Wednesday, August 17, 2011

Business model challenges

"Information wants to be free" is the rather lazy call from those who focus on the costs of distribution without factoring in the costs of production. It's certainly near-free to distribute an electronic newspaper, but the journalists who fill its pages still have food, housing and other bills that need to be paid somehow.

One of the challenges of the Internet economy is that users have become conditioned to paying zero, in purely monetary terms, for the services they consume. Mostly they currently accept advertising based on an increasingly intrusive data-gathering model that harvests their personal profile details so that ads can be targeted more precisely.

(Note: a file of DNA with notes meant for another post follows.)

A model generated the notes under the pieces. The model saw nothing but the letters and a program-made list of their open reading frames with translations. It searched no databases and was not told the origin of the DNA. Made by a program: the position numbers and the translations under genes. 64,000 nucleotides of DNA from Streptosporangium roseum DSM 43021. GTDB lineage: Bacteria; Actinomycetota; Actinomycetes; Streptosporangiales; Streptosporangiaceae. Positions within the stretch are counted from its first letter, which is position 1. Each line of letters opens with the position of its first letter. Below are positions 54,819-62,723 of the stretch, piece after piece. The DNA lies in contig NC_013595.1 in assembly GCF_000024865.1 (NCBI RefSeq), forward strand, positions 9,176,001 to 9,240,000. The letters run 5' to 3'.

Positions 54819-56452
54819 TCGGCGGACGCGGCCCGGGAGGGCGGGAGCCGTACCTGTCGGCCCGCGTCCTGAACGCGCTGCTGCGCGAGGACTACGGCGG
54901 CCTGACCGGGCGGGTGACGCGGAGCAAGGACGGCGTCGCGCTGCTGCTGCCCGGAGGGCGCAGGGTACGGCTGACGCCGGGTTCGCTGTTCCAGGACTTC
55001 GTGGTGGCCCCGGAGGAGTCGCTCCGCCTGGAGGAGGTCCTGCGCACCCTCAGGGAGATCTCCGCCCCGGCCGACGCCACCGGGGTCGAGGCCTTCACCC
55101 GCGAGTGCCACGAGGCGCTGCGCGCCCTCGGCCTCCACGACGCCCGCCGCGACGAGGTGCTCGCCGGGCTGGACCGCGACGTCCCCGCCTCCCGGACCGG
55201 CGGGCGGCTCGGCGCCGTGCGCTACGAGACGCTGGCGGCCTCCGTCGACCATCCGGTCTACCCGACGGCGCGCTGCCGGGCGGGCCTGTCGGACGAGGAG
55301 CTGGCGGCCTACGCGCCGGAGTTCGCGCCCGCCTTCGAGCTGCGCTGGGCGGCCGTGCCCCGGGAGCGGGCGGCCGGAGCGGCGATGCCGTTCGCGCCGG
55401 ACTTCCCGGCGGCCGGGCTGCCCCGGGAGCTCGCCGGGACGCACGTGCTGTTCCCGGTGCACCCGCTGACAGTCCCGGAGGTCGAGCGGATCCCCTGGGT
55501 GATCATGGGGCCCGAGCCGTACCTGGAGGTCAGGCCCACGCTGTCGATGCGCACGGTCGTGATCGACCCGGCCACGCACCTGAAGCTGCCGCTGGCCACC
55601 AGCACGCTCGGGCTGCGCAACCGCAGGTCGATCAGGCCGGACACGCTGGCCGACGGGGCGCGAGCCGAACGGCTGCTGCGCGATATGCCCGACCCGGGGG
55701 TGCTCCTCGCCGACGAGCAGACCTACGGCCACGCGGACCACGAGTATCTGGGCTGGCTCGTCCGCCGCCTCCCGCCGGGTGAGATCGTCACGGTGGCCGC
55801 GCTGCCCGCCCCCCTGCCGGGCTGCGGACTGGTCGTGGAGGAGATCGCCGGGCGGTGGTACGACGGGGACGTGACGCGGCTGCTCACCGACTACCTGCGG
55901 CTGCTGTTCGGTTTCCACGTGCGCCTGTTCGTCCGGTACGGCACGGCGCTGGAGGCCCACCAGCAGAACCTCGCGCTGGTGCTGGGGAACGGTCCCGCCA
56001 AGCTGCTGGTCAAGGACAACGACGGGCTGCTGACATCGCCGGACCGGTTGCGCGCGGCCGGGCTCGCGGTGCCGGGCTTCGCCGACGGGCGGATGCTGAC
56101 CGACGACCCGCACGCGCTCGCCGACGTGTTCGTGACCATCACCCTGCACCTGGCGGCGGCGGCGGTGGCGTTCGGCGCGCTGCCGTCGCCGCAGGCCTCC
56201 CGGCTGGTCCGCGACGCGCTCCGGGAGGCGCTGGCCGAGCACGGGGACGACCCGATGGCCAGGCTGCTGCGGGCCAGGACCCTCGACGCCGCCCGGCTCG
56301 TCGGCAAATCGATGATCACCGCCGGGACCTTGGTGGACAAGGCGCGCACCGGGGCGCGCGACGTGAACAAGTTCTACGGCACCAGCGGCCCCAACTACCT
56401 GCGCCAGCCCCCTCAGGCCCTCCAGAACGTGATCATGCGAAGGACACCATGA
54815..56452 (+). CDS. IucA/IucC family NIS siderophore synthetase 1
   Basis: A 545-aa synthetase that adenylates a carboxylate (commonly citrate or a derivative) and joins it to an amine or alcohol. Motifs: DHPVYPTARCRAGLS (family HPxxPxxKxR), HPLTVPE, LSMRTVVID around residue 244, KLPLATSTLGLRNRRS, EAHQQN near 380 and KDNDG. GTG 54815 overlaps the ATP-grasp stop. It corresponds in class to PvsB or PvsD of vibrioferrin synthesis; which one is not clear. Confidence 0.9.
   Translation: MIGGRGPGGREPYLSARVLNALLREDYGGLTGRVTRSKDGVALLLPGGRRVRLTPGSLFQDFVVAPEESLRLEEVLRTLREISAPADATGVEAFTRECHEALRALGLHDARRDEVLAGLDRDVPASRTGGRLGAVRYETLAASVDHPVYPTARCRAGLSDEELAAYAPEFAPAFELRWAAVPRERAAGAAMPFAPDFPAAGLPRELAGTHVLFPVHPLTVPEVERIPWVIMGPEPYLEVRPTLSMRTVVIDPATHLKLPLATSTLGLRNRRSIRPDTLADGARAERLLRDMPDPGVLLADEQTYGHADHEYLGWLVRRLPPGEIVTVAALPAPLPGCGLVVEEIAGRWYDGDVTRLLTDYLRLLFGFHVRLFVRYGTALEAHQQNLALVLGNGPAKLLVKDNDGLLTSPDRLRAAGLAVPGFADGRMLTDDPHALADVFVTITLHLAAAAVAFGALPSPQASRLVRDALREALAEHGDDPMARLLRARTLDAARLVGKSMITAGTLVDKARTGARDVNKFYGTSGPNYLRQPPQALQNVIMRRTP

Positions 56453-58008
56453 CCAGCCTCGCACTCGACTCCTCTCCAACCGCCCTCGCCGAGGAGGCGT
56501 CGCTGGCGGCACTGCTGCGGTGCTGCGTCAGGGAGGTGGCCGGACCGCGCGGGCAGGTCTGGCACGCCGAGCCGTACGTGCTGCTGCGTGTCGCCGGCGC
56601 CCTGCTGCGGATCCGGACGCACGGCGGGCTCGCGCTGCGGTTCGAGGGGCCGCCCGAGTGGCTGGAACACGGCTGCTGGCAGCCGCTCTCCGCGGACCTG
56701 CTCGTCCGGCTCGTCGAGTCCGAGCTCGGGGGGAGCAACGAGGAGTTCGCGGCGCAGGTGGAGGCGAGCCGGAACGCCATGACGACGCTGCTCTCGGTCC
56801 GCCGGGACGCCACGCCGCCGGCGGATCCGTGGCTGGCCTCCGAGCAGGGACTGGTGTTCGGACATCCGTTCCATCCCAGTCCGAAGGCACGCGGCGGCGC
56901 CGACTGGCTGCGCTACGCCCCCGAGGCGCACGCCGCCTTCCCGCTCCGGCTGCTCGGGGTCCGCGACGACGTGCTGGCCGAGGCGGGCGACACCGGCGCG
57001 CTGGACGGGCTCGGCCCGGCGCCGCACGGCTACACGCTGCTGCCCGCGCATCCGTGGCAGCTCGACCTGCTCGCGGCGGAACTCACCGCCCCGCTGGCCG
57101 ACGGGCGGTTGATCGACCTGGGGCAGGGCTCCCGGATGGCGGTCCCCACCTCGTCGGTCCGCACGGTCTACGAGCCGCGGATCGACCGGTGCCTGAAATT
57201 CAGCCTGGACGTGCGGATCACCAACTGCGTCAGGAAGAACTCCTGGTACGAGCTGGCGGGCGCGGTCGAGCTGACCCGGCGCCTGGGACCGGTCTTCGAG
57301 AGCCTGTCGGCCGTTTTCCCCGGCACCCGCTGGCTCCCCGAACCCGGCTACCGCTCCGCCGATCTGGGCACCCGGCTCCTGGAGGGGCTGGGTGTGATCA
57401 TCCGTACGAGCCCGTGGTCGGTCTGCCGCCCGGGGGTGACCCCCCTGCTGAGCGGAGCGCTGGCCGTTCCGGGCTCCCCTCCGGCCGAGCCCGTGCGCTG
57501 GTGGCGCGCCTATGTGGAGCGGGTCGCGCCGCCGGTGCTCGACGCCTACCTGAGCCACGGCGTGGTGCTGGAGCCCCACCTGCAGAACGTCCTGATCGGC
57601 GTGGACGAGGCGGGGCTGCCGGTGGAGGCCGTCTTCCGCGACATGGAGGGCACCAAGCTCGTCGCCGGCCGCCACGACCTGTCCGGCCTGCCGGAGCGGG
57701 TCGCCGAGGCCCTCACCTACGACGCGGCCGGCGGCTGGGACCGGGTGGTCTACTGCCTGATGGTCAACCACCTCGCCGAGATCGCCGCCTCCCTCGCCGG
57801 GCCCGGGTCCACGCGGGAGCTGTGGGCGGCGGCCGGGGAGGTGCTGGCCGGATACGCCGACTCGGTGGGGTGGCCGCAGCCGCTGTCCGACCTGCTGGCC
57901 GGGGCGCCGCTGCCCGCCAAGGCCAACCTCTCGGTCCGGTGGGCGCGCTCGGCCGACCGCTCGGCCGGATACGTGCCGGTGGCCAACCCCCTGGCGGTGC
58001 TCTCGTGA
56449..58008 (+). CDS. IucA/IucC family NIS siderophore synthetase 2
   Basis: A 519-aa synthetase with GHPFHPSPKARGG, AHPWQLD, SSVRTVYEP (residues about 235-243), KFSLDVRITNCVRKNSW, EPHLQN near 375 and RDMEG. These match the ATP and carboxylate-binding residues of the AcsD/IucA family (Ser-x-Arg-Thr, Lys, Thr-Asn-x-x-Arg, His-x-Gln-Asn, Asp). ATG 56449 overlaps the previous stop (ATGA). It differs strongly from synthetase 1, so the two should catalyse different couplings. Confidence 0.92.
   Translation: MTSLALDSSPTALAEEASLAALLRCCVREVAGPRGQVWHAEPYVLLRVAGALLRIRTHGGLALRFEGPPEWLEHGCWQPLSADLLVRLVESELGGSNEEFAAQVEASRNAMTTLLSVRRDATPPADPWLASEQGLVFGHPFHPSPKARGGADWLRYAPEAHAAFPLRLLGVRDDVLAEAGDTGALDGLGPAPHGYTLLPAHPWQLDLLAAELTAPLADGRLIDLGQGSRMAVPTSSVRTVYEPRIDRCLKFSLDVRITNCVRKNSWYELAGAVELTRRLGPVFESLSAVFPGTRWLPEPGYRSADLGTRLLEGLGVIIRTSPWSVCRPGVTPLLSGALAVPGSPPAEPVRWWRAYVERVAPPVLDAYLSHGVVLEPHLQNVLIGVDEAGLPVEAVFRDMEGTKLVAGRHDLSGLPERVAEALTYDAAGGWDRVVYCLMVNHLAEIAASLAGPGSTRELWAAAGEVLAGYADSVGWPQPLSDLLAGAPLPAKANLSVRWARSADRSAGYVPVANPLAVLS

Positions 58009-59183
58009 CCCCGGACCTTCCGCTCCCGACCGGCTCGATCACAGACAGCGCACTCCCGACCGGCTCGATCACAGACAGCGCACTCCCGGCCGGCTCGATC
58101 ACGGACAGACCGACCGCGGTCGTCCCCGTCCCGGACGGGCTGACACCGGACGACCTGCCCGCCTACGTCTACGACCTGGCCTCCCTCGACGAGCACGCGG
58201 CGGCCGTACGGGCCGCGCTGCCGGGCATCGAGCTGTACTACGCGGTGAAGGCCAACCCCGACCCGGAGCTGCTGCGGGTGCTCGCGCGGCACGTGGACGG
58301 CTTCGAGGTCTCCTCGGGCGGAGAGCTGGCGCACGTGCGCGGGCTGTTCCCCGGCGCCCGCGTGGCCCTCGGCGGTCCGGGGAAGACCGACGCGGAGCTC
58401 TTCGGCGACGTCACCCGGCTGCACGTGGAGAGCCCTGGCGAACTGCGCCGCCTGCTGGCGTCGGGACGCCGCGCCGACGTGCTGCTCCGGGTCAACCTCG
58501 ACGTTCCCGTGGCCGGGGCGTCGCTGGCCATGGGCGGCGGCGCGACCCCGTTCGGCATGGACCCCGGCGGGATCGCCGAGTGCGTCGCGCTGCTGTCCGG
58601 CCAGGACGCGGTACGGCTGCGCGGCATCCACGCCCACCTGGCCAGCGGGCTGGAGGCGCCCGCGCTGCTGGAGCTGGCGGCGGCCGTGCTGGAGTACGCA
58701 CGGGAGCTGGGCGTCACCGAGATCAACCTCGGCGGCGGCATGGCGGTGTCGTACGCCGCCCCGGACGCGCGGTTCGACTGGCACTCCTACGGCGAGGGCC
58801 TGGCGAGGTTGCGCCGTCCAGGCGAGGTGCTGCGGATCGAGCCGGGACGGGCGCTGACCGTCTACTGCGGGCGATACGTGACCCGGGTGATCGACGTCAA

But in the smartphone 'apps' world, users have become conditioned to paying small amounts for applications.

I'm intrigued, though, by the experience of Hungry Shark publisher Future Games of London who switched from a paid-for app with 1,000 daily downloads at $1 to 250,000 daily active users of their free version who can be 'monetized' through in-app purchases of upgrades.

Firstly, it's nice to be getting $1,000 per day of gross revenue; but nicer still to increase revenue from $1 to a claimed average $3.26 per gamer.

However, doesn't this model rely on the supplier having to find ways to continue to get the consumer to buy 'stuff' within the app?
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